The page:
Proper 27 in Year B
I Kings 17:8-16, Psalm 146, Hebrews 9:24-28, Saint Mark 12:38-44
You might think the writers of the Lectionary suspect that many parishes are having Stewardship Campaigns as these Lessons are read. The Lessons today give us two widows, two poor widows, and whether you are male or female, widowed, single, or married, I invite you to try to identify with both of these widows.
The widow in the Old Testament Lesson, the widow of Zarephath, is poor, dirt poor. And she is living through a severe drought. She has a young son, and her handful of meal and her little oil are just enough to prepare a skimpy last meal. But God intervenes through his prophet Elijah. And you remember what the prophet says: “The jar of meal will not be emptied and the jug of oil will not fail until the day that the Lord sends rain on the earth.” And you know how her story ends. “The jar of meal was not emptied, neither did the jug of oil fail, according to the word of the Lord that he spoke by Elijah.”
What little she has is little enough. But it is enough. That’s the heart of the Lesson. She has little, but it is enough. If you read about this widow past the confines of today’s Lesson, you will learn that her son dies, but Elijah resurrects him by the power of the living God. This widow and her son are going to come to no harm, because they know their need of God, and they know God’s loving kindness.
The widow in the Gospel, the second widow, is also poor, dirt poor, but like the first widow she is rich, rich toward God. She shows how rich toward God she is by putting two small copper coins, all she has, in the temple treasury. Like the first widow, she relies on God’s word to live, and live she shall, just as the first widow does despite drought and death.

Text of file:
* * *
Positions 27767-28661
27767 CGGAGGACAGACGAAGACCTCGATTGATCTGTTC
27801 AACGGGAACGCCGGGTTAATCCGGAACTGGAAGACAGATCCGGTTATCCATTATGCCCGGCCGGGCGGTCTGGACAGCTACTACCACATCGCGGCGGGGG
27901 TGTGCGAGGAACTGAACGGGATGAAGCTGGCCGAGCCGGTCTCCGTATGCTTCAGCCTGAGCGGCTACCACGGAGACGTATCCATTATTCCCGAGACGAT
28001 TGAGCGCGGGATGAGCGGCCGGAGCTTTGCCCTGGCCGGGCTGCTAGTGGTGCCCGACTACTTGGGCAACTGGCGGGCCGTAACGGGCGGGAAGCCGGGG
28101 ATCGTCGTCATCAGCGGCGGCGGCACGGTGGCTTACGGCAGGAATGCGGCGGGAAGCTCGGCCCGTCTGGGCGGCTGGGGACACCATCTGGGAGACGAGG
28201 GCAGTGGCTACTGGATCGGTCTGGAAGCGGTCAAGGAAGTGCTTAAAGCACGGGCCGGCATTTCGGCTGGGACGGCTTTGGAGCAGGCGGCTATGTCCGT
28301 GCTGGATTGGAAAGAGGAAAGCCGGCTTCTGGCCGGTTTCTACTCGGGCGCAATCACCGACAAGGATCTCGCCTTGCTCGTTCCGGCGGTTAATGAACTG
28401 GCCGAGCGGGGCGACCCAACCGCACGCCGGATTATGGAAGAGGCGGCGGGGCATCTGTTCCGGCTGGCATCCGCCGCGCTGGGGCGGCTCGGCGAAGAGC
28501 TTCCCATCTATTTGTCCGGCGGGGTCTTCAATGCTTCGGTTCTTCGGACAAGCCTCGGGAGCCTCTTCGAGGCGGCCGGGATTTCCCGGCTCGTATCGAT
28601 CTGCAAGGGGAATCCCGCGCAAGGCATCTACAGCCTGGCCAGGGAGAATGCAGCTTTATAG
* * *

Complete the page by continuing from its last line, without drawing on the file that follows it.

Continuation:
Both widows are poor in money but rich in spirit. Both have little money but discover that little money is enough when one is rich in spirit. With faith and with confidence that God keeps promises, both widows discover that their true happiness is in God and in God’s will.
My guess is that the widow in the Gospel could not double or treble her gift to the temple treasury. But I guess also that the people who give a dollar or two a week could double and treble that without breaking the bank.
The question I ask myself, and now I ask you, is this: How much do I need to give to signify that my faith is in God and not in my money? To me this is the crucial question. And I don’t mind telling you the answer I have made to it.
I suspect many know that a grim reality knocked on my door a little more than a year ago. Please notice I said “grim reality” and not the Big, Bad Wolf. I had the opportunity to declare in the distribution of my expenditures that, like the widows, my trust is in God rather than in the money I wasn’t giving away. Now I give to Good Shepherd 10%, a tithe, of the compensation I receive from Good Shepherd. I can tell you that since the grim reality knocked my life is richer than it was before. My gratitude to God is greater. And I have fewer concerns about money. There is a drawback, however. You have to try this faithfully in order to know whether it’s true. But the witness of many is that it is true. My chief concern is how to declare to God something of my gratitude. That question receives a different and perhaps a better answer each day I ponder it.
The world in which these widows live, and the world in which you and I live, the world disclosed to us by the Word of God, is a world where we have a choice to be rich in spirit. We have a big choice. We can live our lives like these widows, putting our trust in God. The choice is ours, and we work out our choice in the decisions, large and small, that we make every day of our lives. Your future choices are yet to be written. You can make whatever choices you want. Remember those widows. Most definitely, the choice to be rich in spirit lies very close at hand.